Stalinist Empire style architecture: How the main building of Moscow State University was built

September 3
Social sector

The new high-rise building of Moscow State University on Leninskiye Gory (now Vorobyovy Gory) opened 67 years ago, on 1 September 1953. From 1953 to 1990, the main MSU building was the tallest in Europe. Follow the story of its construction based on materials from Moscow’s Main Archive Directorate.

On 13 January 1947, the Council of Ministers of the USSR adopted a resolution on the construction of high-rise buildings in Moscow, which provided for building one 32-story, two 26-story and five 16-story buildings between 1947 and1952.

The highest, 32-story building was initially planned as a hotel combined with residential flats on Leninskiye Gory. But it was later decided that it would be the main building of Moscow State University. The construction was supervised by the Council of Ministers’ organisation that had been responsible for the construction of the Palace of the Soviets (the project was later aborted).

A Council of Ministers resolution on the construction of the new MSU building was adopted on 15 March 1948. The group that was assigned the task included architects Lev Rudnev, Sergei Chernyshev, Pavel Abrosimov, Alexander Khryakov and Boris Iofan, as well as engineer Vsevolod Nasonov. The façade was adorned with the works created by sculptors from Vera Mukhina’s studio. The project also stipulated the construction of teaching and laboratory blocks, sports facilities and a garden. The building of these high-rises advanced Moscow’s construction industry to the next technological level.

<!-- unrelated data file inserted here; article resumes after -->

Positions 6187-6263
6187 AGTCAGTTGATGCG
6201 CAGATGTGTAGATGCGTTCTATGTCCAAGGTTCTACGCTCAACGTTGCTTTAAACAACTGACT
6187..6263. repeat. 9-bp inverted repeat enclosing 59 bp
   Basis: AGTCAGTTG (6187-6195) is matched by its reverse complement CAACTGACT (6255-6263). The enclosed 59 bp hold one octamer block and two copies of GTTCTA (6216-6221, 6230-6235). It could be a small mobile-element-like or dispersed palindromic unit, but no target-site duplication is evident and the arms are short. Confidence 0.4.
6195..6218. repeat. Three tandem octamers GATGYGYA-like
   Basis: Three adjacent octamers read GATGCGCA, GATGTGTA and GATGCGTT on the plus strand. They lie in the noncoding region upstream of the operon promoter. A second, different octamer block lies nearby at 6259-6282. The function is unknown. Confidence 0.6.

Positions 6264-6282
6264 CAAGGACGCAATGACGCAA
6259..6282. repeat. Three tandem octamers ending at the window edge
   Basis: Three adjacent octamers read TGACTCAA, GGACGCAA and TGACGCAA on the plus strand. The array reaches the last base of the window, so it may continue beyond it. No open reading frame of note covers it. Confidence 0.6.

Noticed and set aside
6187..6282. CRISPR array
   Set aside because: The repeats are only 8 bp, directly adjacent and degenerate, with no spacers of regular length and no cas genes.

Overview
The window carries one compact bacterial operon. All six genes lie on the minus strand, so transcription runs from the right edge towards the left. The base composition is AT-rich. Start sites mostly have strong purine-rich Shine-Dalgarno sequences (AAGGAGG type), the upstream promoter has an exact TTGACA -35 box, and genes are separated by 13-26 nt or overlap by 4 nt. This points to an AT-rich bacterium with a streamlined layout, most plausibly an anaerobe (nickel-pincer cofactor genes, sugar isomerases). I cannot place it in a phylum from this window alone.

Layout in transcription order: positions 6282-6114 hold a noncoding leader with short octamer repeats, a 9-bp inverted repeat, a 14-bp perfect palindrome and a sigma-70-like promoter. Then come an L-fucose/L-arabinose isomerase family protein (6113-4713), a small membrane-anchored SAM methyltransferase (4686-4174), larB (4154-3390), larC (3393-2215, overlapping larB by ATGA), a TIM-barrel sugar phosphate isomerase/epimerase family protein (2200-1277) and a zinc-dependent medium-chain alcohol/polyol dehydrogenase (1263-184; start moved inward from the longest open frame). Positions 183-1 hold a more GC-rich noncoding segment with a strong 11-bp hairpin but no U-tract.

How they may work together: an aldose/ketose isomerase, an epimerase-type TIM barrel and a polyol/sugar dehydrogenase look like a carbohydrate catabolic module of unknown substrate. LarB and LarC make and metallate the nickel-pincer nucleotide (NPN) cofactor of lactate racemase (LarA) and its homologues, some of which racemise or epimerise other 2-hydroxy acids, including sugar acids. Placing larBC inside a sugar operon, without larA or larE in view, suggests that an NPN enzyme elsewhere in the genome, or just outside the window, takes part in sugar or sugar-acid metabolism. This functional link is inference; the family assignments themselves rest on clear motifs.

Moscow’s Main Archive Directorate has documents on the involvement of the Moscow City Council Executive Committee in that challenging project. According to the committee decision dated 26 June 1950, On Measures for the Construction of New Buildings of Moscow State University in 1950, the city provided various construction materials and vehicles for their delivery, as well as a traffic timetable for them. The Council of Ministers’ organisation responsible for the construction of the Palace of the Soviets supplied cement for cinder blocks and steam boilers, and built a concrete products plant.

Another important aspect was the provision of manpower for that huge construction project. The public organisations of the MSU helped with that problem. On 14 April 1948, the MSU party committee approved an assistance plan under which 1,740 undergraduate and postgraduate students worked on the project site in July and August 1948.

When discussing the results of the first shift in the middle of July 1948, the MSU party committee noted that “the students coped with the task very well, often demonstrating an exemplary socialist attitude to the job.” Similar groups of students were assigned to the project next summer as well: 1,630 students worked on the construction site from 24 June to 31 August 1949.

In order to accelerate the project, the Central Committee of the Komsomol (All-Union Leninist Young Communist League) organised weekly voluntary Sunday shifts for young people, including Komsomol members. Two thousand young men and women took part in the first shift, which was held on 29 April 1951.

The opening ceremony for the new MSU building was held on 1 September 1953. It was attended by First Secretary of the Moscow Region Party Committee Nikolai Mikhailov, Chairman of the Moscow City Council Executive Committee Mikhail Yasnov, President of the Soviet Academy of Sciences Alexander Nesmeyanov and MSU Rector Ivan Petrovsky. Minister of Culture Panteleimon Ponomarenko, speaking on behalf of the Council of Ministers and the Soviet Communist Party Central Committee, declared the new MSU buildings open.


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